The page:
Topic of the discussion
Posted on 2/8/19 3:58 AM
In the United States, there are many things one must consider of when it comes to healthcare insurance and using it.
For example, an individual needs to have health insurance (in most cases); ensure the doctor/provider is in-network (or take the hit for out-of-network); estimate out-of-pocket expenses; and if the insurance is through a job, be cautious about any changes in employment or gaps in coverage.
The complexity, the high cost associated with being sick/injured, and the fact that 27 million people go without health insurance have caused some Democratic hopefuls for 2020 to support universal coverage... "Medicare for all".
The idea of universal public healthcare goes back to before the first World War, according to Howard Markel, professor of the history of medicine at the University of Michigan. After the second World War, fears of communism did away with the project, leaving instead a system founded on employer-provided health insurance.
Today, government health insurance covers about 112 million Americans (approx. 1/3 of the population) and approximately 157 million Americans get insurance through employment (approximately 1/2 of the country). The rest are either not insured or have bought their own private insurance plans.
"A lot of people are satisfied until they get sick," said Tricia Neuman, senior vice president and director of the program on Medicare policy at the Kaiser Family Foundation. Problems typically include surprise medical bills, accidentally going out of network without realizing it, rising deductible and copays and out of pocket expenses.
Former president Barack Obama's health care reform law, which passed in 2010, did not fully bridge the gap that exists in healthcare and healthcare costs have continued to climb faster than the US economy
can keep up. The United States spends 18 percent of its gross domestic product on health, compared to 11 percent on average in other wealthy nations. Additionally, Republican-led efforts to replace the Affordable Care Act have been met with difficulties, as it is quite a challenge to cover everyone, while lowering prices, and sticking to a private health insurance system.
The main advantage of a single-payer system would be that Medicare could negotiate lower rates than those typically agreed between insurers and hospitals, according to economist Colleen Carey, assistant professor of public policy at Cornell University.
Bernie Sanders proposed a "Medicare for all" platform during the 2016 election, and since then the climate in America has changed to many supporting the idea, including Americans on both sides of the political aisle. More and more say they are open to expanding it to people beginning at age 50 (77 percent, according to a Kaiser Family Foundation poll), or even to all (56 percent). But that support begins to fade at the prospect of raising taxes to finance universal coverage. Not to mention the resistance mounted by powerful pharmaceutical companies and health care lobbying groups, which wield considerable influence in Congress.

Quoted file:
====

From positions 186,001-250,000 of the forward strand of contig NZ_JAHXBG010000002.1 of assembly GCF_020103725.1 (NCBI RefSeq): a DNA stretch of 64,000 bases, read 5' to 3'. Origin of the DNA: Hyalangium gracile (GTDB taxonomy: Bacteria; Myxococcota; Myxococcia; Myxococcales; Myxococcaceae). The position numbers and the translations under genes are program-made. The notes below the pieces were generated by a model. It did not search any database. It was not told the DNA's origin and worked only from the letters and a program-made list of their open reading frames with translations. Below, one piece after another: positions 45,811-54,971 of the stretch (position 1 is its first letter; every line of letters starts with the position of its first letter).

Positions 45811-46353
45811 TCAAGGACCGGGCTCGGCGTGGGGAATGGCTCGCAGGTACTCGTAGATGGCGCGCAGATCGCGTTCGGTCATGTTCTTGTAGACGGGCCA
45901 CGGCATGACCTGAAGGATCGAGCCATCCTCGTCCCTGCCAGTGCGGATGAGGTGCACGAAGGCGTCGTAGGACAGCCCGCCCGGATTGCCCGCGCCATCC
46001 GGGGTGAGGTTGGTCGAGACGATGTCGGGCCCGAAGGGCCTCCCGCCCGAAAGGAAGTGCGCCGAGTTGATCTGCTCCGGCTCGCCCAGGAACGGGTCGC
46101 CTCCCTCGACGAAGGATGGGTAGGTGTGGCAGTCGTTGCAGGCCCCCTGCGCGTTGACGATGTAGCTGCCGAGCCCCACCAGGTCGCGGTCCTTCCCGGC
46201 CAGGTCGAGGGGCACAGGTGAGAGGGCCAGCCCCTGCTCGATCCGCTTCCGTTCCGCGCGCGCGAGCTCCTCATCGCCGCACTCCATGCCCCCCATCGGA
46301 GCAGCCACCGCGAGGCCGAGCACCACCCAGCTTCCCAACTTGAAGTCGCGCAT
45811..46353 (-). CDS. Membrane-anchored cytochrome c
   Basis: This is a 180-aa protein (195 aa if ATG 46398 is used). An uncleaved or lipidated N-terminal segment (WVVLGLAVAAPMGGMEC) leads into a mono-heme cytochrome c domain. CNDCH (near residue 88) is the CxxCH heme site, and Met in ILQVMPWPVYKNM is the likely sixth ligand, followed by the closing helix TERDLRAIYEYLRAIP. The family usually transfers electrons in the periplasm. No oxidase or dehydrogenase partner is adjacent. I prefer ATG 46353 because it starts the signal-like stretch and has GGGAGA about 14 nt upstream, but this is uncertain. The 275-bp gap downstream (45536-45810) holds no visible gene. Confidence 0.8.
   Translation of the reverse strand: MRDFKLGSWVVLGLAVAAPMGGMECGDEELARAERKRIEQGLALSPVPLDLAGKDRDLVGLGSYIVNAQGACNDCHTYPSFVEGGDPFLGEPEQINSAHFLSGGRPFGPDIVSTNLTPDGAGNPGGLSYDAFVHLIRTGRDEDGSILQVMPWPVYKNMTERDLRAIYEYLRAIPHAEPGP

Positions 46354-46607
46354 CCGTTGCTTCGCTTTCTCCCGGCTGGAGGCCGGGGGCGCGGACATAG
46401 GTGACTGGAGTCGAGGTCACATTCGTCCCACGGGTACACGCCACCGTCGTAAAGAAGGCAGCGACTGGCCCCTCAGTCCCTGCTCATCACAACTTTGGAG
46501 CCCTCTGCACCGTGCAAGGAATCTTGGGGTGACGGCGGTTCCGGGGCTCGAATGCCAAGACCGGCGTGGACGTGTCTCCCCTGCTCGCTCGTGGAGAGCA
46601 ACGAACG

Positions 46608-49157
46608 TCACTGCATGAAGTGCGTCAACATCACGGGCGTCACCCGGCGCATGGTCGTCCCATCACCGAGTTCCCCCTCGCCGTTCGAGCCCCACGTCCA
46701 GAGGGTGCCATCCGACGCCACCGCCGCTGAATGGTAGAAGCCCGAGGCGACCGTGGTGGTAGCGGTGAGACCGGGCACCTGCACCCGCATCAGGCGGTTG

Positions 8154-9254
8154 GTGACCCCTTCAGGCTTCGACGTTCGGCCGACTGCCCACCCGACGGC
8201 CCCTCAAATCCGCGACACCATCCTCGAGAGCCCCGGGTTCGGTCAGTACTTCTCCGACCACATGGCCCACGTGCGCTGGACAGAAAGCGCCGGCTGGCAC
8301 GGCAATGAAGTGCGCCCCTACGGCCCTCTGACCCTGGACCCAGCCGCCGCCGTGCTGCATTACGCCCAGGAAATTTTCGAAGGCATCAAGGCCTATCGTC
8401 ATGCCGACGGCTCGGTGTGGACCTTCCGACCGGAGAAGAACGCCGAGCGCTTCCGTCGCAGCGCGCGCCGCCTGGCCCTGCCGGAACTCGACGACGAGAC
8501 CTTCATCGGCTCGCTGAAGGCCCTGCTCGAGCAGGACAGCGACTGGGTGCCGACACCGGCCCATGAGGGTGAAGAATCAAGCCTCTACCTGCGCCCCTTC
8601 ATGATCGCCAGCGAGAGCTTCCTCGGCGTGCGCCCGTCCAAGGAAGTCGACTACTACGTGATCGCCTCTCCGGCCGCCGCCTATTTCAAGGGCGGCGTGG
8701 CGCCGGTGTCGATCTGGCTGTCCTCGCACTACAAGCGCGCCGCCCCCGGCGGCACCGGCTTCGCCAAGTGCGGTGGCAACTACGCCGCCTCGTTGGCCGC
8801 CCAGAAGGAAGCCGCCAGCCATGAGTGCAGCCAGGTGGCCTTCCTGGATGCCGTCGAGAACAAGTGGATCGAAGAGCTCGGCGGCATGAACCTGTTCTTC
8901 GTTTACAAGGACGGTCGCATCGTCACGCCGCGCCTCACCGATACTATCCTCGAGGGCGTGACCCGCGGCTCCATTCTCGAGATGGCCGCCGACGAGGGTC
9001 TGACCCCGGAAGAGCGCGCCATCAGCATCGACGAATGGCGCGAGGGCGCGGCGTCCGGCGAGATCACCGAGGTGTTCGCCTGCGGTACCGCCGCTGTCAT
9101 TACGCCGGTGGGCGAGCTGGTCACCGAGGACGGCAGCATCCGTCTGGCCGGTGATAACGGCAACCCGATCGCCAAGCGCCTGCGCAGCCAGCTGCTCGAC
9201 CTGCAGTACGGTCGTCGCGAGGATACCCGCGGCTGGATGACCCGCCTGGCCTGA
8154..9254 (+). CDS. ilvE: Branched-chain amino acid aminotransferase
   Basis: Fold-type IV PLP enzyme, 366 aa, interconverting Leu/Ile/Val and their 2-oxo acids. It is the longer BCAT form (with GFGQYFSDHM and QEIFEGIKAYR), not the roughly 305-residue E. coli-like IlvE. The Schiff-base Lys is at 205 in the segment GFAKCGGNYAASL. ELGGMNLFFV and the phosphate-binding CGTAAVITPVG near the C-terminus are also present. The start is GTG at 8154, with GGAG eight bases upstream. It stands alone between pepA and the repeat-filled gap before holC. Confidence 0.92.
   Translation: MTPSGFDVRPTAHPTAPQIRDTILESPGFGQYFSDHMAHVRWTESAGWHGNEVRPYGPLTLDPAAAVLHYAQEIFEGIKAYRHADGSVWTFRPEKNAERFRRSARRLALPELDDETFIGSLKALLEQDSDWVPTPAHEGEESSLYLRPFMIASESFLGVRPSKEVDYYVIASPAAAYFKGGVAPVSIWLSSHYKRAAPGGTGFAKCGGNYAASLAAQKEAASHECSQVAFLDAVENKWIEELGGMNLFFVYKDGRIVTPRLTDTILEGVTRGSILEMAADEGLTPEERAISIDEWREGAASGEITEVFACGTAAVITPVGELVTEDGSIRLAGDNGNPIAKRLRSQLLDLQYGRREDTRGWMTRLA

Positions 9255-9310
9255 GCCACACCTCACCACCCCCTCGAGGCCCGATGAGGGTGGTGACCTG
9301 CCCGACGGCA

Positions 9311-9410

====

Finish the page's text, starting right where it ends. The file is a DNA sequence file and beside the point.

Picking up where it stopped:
Even if a Democrat is elected to the White House in 2020, a major health care revolution is anything but certain and an uphill battle.
What do you think of the current healthcare system in the United States? The politics ongoing with the healthcare of millions of Americans at the center?
Do you support a move to universal coverage... "Medicare For All"?
This is a discussion to exchange and share different viewpoints and opinions on the current trends and politics of healthcare in the United States and all discussion shall remain amicable.
Beginning of the discussion - 2/11/19Discuss: US Healthcare...Medicare for all? ACA? Private? Insurance & Politics https://www.carenity.us/forum/other-discussions/good-to-know/discuss-us-healthcaremedicare-for-all-aca-private-insurance-politics-755
Posted on 2/11/19 11:23 PM
This a great topic and one I am sure has many differing opinions. I think the on one end that medicare for all will help solve a lot of problems: everyone will be insured (no more hearing horror stories of people losing everything after years and years of work because they lost their job because they became sick with cancer or some chronic condition and thus lost insurance), pre-existing conditions will continue to be covered (cannot believe there was a time in America where this was not law), prescription and medical costs will begin to lower because the largest insurance company would be the government (no more hiking prices up because of such rich insurance companies and big pharma).
However, I think there should still be an option to obtain private care, like in most countries that socialized medicine. Everyone should be given the base-health insurance that covers hospital visits, ERs, surgeryes, etc., and then you can also go out to the private system and get private health insurance so you can by-pass any limitations or hinderance from the government insurance with the private.
I just think the most important is that everyone has health insurance.
Posted on 2/22/19 4:52 AM
Hello members, this is a very popular topic currently in the United States. Feel free to discuss, and always, keep it friendly :)
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